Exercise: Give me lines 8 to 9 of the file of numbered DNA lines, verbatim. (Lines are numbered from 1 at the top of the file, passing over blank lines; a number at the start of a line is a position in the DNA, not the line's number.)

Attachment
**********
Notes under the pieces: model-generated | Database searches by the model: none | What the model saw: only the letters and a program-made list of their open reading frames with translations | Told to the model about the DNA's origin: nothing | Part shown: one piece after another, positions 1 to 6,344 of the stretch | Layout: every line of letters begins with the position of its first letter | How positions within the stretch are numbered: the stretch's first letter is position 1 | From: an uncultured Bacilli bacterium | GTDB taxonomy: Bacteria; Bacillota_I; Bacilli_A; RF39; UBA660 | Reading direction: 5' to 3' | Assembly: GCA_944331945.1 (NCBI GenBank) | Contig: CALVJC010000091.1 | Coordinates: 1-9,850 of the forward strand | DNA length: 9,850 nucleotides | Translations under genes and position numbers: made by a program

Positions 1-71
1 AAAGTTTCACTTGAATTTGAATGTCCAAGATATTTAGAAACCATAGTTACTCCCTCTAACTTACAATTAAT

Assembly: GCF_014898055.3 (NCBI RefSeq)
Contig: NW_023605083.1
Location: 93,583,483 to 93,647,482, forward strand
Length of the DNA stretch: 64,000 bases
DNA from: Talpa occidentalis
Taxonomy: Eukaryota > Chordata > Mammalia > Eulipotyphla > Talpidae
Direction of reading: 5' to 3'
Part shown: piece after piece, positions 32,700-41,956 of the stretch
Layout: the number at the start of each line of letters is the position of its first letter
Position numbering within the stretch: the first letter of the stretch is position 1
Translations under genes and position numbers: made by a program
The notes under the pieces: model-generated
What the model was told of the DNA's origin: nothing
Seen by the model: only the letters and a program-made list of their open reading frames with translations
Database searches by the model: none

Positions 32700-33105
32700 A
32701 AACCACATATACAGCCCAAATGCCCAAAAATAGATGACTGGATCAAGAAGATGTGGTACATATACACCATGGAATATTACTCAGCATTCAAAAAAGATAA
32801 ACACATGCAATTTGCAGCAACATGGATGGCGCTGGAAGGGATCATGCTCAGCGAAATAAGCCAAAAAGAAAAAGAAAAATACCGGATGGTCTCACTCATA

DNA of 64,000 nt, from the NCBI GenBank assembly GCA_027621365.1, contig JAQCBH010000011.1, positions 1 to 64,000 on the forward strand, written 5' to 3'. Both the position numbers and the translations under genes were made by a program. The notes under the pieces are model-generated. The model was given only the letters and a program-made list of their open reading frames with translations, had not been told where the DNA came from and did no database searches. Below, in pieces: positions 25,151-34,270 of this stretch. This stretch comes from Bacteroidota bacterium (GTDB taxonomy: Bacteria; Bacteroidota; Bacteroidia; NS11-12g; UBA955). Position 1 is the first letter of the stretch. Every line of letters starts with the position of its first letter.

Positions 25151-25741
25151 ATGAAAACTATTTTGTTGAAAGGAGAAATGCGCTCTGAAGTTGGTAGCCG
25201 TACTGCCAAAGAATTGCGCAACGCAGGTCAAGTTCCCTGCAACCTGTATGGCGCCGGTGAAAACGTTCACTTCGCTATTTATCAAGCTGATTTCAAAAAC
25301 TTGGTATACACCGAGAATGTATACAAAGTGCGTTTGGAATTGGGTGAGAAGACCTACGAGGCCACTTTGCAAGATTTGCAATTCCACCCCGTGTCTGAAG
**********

DNA from: Talpa occidentalis
Taxonomy: Eukaryota > Chordata > Mammalia > Eulipotyphla > Talpidae